"Coming in from the outside is difficult unless you want to be very niche and just supply to a few retailers. But if you have a product that has wide appeal, then creating some tentacles in that country, in that market, is very important. Local knowledge is very important.

"We’ve used new packaging and designers from the UK, making sure we tapped into a style and a voice [reflecting the market] was very important. We set up an office in London, so we have a base there. All the packaging was printed and produced in Australia, as are all the products, but we did design this range for the UK market and for Europe and it will also be very relevant for the US market."


Profile Building

Being able to make use of the media effectively has been key for Ganehill to get its products across to the public. Even before the products hit shelves in the UK market in April this year, Horwood and her team made sure the products were known in the media. And having spent so much time on the other side of the fence, Horwood knew a few tricks to get the message through to the right people. "We launched the range with the press there early this year with a concentration on the product’s benefits. We had a leading London-based dermatologist give an educational talk to beauty editors about UVA and sun exposure. While that’s less of a health issue in Europe, for the beauty editors it’s very important because over 70 percent of ageing is caused by UVA.

"The Z01 has been received tremendously well; we’re in the best retail outlets in the UK." These include Selfridges’ busy cosmetics floor, as well as Harrods and Bliss Bars.

Horwood attributes ZO1’s success to the good press it has received since its launch. She is particularly proud of the editorial coverage received in the British Vogue magazine, which she says is an influential title for the American press and other editors around the world. This will come in handy, of course, for their next assault: on the US market.

"Our aim is to have five or six different brands in different markets around the world," she says. So far there is the Megan Gale brand for Australian and Italian markets, and ZO1 in the UK and soon-to-be-launched US market. "It’s regarded as a medicinal brand [in the US], it has a very different position. We didn’t want it to be confused with a celebrity brand," Horwood explains.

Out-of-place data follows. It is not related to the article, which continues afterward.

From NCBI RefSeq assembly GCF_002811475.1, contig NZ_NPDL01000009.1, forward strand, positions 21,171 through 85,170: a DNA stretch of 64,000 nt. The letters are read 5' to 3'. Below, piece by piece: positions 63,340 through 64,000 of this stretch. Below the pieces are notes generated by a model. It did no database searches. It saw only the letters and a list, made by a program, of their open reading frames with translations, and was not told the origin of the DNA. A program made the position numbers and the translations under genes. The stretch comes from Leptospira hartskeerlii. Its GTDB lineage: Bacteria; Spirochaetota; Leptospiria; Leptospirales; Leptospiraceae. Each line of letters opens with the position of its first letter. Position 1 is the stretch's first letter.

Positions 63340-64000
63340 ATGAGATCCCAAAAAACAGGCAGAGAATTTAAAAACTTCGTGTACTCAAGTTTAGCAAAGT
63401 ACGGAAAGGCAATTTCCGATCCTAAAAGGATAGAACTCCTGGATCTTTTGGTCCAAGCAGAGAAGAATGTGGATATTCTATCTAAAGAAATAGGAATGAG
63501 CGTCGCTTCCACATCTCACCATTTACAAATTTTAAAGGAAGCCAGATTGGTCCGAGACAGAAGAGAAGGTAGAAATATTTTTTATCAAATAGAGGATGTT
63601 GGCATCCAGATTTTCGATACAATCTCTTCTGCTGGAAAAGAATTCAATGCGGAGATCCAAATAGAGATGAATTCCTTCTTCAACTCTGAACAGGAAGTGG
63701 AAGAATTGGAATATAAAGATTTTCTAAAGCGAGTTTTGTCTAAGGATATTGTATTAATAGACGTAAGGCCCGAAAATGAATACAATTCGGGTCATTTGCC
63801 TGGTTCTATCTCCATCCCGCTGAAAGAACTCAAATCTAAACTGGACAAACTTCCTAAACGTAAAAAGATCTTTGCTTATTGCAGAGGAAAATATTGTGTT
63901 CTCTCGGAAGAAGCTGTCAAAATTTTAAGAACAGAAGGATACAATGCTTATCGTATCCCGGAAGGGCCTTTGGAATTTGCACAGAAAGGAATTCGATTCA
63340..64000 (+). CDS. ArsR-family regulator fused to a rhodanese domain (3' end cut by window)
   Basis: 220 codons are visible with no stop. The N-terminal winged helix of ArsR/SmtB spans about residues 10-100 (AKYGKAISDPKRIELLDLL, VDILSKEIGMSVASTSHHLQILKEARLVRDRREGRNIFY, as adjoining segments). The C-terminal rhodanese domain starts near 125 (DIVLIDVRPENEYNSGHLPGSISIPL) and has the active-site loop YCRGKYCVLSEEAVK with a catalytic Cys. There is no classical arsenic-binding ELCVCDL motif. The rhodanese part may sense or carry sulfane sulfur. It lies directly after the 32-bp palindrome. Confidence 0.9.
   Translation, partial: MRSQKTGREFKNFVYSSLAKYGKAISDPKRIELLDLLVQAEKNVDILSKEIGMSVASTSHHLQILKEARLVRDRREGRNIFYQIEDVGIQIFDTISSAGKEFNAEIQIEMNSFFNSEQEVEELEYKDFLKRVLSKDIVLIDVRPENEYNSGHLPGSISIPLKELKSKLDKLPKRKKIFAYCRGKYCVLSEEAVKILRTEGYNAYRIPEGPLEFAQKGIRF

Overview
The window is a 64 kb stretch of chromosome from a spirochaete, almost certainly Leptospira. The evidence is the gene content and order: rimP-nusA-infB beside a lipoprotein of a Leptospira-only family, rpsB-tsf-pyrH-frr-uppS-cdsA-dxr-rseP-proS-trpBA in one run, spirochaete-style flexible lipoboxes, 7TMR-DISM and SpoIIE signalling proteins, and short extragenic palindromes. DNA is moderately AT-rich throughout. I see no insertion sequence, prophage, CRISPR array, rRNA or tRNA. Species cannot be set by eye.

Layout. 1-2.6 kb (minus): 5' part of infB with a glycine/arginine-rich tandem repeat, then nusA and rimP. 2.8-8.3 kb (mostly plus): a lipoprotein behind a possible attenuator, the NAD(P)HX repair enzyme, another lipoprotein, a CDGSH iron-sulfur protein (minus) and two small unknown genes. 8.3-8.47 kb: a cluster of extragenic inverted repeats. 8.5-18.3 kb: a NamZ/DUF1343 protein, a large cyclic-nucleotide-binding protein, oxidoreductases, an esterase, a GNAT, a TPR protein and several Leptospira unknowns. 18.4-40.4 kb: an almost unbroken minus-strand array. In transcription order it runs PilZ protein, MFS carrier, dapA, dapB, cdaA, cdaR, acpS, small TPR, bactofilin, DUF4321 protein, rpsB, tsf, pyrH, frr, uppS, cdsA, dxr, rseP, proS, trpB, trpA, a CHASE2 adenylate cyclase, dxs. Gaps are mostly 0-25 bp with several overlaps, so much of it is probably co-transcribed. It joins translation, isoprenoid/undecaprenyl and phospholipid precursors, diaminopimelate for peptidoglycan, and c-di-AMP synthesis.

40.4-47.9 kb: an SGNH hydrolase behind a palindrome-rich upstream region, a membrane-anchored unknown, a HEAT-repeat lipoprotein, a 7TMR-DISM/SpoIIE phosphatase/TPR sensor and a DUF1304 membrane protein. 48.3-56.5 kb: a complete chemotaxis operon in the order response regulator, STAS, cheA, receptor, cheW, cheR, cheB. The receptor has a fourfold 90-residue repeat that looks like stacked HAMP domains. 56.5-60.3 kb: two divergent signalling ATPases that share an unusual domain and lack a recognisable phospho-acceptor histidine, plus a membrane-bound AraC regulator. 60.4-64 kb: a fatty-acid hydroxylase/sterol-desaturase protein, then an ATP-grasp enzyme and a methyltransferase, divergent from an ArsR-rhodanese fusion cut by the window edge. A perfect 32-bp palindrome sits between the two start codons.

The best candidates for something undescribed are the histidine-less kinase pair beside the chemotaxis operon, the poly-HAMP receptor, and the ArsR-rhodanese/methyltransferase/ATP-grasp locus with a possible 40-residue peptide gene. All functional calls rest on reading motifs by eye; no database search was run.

One of the challenges Ganehill faces involves getting their TGA-rated products recognised in other countries. "We have the highest standards of sunscreen testing and accountability in this country for good reason," Horwood says, "but for some of our products, we have to create a dossier and have them registered in each different region and the regulations are different in each place. So, although we’re going in with a higher quality product, we have to hire consultants and go through the regulatory bodies in each country and sometimes, such as in Europe, there’s not a standard, you have to go through each different country’s systems. You need a lot of back-up and support from organisations like Austrade for that kind of thing. But when you’re dealing with TGA products or registered sunscreen product, it does vary from market to market. That’s a very time-consuming and complicated exercise.

"Being the first to market with a product always has its difficulties. It’s been an education process, from Megan talking to the media, and us talking to our retailers, and getting the message to the public, that’
s been our role for the last two years."

Despite the competitive nature of the skincare market, Ganehill’s success is largely attributed to being the first to use this technology—not that Horwood is resting on this laurel alone as Ganehill prepares to take on more export markets. "In four to five years most of the major cosmetic houses will have a zinc-based sunscreen and will use zinc instead of titanium dioxide and other ingredients as their blocking agent. We believe it’s the best product for the future and it’s important for us, as an Australian company, to be first to market in the US."